Form-Giver, Plague-Surveyor: Building Codes and Plague Knowledge in Colonial Hong Kong
As the Third Plague Pandemic ravaged Hong Kong in 1894, medical experts working on the ground uncovered the bacterial mechanics of plague transmission, thereby nudging scientific consensus toward germ-theory understandings of disease. Swiftly in response, British colonial authorities expanded the city’s initiatives of surveys and inspections, mobilizing governmental building codes and their associated civil servants in the fight against these newly clarified microscopic foes. Rather than consider building codes as lowest common denominators or the least extreme, most minimal requirements for construction, I contend that they charted new—even experimental—interventions during this time of epistemological shift.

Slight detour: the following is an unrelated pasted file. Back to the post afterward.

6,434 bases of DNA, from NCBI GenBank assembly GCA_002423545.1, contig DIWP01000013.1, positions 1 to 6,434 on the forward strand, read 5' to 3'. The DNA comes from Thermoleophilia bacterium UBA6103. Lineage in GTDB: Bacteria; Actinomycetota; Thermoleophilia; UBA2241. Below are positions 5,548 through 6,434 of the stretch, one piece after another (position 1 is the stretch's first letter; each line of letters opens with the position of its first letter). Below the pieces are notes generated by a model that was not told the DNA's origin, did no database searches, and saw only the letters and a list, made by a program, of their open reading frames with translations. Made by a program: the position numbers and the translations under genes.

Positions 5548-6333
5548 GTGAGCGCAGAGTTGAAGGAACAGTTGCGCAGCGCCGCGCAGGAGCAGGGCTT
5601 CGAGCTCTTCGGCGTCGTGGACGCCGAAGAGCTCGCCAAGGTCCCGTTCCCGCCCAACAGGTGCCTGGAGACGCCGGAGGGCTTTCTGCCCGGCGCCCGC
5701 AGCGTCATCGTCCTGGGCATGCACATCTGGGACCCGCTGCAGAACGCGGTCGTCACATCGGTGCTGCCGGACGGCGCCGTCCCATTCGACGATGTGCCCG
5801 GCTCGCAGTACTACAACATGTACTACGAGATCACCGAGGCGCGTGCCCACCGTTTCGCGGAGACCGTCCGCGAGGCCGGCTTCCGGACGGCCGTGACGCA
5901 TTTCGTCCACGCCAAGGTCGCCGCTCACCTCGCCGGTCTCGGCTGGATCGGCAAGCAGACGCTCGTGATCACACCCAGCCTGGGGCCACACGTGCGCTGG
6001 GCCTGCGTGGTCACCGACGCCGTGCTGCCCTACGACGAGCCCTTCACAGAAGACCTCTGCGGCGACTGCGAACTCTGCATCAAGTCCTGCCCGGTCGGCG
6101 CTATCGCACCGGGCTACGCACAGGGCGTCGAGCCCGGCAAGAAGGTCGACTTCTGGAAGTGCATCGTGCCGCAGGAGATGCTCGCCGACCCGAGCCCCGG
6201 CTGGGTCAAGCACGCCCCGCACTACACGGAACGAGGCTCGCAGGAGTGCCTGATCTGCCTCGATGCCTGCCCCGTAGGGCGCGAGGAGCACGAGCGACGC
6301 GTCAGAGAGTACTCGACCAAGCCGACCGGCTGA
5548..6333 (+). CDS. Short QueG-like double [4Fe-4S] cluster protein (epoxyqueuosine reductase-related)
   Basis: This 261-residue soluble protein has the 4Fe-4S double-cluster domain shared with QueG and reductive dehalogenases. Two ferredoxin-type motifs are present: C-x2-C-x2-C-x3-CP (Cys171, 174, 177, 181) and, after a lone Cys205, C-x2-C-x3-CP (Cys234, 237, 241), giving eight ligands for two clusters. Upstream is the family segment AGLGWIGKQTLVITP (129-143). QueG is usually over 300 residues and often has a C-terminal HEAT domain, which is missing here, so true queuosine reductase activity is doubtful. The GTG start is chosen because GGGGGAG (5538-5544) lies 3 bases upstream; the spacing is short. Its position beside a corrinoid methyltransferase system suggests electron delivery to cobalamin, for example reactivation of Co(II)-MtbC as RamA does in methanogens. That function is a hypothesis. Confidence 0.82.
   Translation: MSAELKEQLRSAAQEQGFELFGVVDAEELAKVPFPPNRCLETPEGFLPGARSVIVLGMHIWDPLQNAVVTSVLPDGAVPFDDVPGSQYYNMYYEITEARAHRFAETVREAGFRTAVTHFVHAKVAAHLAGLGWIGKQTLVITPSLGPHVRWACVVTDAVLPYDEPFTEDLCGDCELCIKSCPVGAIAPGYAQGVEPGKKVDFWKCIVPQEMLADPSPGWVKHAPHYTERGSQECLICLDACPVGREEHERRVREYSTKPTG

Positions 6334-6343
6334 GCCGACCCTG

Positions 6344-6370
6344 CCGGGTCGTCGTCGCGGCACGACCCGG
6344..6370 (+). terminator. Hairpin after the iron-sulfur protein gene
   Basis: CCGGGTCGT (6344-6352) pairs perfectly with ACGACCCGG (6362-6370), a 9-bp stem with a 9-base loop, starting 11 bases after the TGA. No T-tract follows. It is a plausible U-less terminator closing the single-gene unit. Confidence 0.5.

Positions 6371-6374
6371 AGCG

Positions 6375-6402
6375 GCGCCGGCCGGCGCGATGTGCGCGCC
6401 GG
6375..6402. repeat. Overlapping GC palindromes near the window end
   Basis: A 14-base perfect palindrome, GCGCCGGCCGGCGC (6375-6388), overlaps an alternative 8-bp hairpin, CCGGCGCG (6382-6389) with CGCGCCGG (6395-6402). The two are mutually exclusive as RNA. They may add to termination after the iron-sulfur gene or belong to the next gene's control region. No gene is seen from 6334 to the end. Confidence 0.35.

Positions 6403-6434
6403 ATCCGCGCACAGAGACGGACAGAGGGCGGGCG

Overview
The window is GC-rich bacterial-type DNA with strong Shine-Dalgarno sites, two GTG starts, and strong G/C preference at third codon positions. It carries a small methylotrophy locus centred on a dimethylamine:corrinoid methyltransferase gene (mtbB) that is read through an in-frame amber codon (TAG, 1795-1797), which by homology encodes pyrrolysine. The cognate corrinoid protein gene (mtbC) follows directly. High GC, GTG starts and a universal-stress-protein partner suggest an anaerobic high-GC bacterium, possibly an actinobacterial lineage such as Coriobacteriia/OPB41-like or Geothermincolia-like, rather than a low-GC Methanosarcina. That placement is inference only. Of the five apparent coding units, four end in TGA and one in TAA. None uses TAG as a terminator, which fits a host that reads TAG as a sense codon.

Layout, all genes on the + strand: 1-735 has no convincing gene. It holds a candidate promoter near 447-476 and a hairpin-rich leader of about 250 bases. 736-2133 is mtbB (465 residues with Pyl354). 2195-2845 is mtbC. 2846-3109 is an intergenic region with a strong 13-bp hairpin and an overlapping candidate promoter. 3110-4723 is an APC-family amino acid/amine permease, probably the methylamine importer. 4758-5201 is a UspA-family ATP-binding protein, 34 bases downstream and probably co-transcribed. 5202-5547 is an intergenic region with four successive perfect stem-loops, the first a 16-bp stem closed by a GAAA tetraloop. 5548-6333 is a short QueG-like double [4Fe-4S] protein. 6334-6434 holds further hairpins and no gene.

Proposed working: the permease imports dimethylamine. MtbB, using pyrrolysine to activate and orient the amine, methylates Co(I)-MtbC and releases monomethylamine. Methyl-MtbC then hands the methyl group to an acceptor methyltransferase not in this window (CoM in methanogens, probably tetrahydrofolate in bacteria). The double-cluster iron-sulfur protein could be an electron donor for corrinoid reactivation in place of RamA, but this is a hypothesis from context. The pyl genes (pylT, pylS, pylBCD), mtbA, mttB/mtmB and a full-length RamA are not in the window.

Recent art and architectural histories have taken various kinds of pedantic minutia as their objects of study: card catalogues and secretarial ephemera (Çelik Alexander), fire insurance policies (Hunter), and tax documents (Abramson). My focus on building codes in plague-era Hong Kong brings together the interactions between bacteria, fleas, rats, and their encountered humans—inhabitants governed along racialized and classed lines within a colonial society. In their claims to comprehensiveness, too, building codes can reveal their indirect and often ineffective engagement with the communities they purportedly oversaw.